Satyamurthi’s correspondence – a treasure trove of vistas on the freedom struggle

Posted: March 6, 2015 in Uncategorized
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Satyamurthiyin Kadithangal – Paagam 1, 2 ; Oru Desabhaktharin Paarvaiyil Sudhandhira Poaraatta Varalaaru – Vikadan Prasuram : Thoguppu K. V. Ramanathan, Thamizhil – Charukesi

 Satyamurthi book wrapper Charukesi

In our neighbourhood of Abhiramapuram in Chennai, Charukesi is a spare and wizened figure who can be seen flitting across the streets at a speed phenomenal for his age, perhaps dashing off to a cutcheri venue or to some appointment occasioned by one of his public spirited works like keeping alive the memory of the late and lamented Devan. I have known him as a journalist ever on the move contributing to an array of popular magazines and newspapers.  He wields a bright and forceful pen in Tamil but is forthright in expressing himself without frills in English too.

Sometimes he has time only for a suggestion of a greeting while passing me along the street, but a few weeks ago we buttonholed each other and exchanged notes on our respective writing careers.  It was then that I heard more of Charukesi’s contribution, significant I should say, in translating the letters of the freedom fighter and pioneering parliamentarian S. Satyamurthi. I decided to learn more about it and paid a visit to Charukesi’s quiet apartment  one languid afternoon.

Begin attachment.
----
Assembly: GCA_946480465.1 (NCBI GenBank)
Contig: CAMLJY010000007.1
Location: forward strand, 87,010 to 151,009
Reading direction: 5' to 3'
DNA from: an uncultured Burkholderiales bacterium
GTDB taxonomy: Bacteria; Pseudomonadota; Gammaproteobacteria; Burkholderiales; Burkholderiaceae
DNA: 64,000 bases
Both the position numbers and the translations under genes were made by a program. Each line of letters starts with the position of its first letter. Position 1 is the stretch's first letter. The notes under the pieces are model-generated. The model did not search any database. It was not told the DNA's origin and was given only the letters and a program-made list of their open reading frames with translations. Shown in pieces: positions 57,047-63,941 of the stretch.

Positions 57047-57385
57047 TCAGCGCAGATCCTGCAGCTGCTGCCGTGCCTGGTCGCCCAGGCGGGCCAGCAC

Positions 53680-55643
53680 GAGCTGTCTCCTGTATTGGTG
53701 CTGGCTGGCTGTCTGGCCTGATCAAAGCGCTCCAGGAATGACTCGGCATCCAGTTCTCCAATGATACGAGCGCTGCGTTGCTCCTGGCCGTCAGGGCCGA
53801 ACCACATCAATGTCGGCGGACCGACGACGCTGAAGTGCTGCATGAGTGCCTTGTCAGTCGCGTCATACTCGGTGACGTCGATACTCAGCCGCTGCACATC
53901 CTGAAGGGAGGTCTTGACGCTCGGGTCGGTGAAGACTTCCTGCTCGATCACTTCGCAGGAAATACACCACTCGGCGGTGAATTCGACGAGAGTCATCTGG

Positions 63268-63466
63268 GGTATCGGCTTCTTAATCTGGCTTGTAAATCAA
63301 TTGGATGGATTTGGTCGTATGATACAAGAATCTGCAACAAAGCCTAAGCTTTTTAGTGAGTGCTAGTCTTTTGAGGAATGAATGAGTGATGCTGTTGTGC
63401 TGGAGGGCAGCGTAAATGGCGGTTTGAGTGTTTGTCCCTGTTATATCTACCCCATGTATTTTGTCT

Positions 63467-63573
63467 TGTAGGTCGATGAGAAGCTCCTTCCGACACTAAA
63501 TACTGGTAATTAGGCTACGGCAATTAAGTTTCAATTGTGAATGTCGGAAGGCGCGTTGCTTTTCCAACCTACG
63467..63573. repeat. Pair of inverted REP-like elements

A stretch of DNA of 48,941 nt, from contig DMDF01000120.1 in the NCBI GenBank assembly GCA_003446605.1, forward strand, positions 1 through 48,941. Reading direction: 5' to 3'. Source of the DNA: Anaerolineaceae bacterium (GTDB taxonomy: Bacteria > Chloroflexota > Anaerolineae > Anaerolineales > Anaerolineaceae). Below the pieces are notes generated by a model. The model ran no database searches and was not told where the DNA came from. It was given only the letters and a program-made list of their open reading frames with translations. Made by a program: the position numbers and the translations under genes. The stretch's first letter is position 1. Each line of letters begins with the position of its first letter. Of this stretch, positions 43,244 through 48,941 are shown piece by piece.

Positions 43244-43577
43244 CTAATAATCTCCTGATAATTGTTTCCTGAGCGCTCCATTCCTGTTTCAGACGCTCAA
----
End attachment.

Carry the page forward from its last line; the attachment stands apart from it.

Charukesi’s translation is of a two-volume anthology titled ‘The Satyamurthi Letters’, selected and put together by K.V. Ramanathan, former bureaucrat who was my Resident Editor in Indian Express’s Madras edition for a few years in the eighties. There are about 400 letters written and received by Satyamurthi spanning a time frame between 1908-1942, momentous years in the history of India. It also has articles and open letters he wrote in periodicals and the texts of speeches he made in public forums.  To present all this in Tamil that is as lucid as clear flowing water is a tough task. Charukesi has been up to it and in this has rendered real service to Tamil readers.

I gather from Charukesi that Satyamurthi was an inveterate letter writer who also insisted in getting replies for his missives. Translating many of the letters Satyamurthi fired to British administrators, Charukesi is astounded by the patriotism, eloquence and logical thinking of Satyamurthi and adds jocularly, ‘‘I began to feel that the British left just to spare themselves the trouble of replying to the iron-clad arguments advanced by Satyamurthi!’’ Satyamurthi had been a lawyer before he took to full time politics, and the clear thinking and logical reasoning that he brought to his patriotic fervour made him a formidable crusader for his fellowmen and a great communicator on their behalf, a real ‘Dheerar’ in the service of the country.

The letters and responses to them give us an idea of the tempestuous times. For those with an intimate knowledge of the crisscrossing political forces working out in the Independence movement, they would provide added vistas.

The personal equations, rivalries and differences of opinion among leaders of the movement come to the fore too. For example, Sarat Chandra Bose,  Subash Bose’s elder brother mentions his differences with Dr. B. C. Roy in his letter to Satyamurthi, finding fault with Dr. Roy for being  closely allied with some people who were responsible for the undoing of ‘many honourable Bengali families’.  (Page 188, Volume 1). After India’s Independence, Sarat Bose, who led his brother Subash’s Forward Bloc and formed the Socialist Republican Party, advocating a socialist system for Bengal and India,  died in 1950 in Calcutta while B.C.Roy went on to become West Bengal’s second Chief Minister and remained in power for a record 14 years until his death in 1962.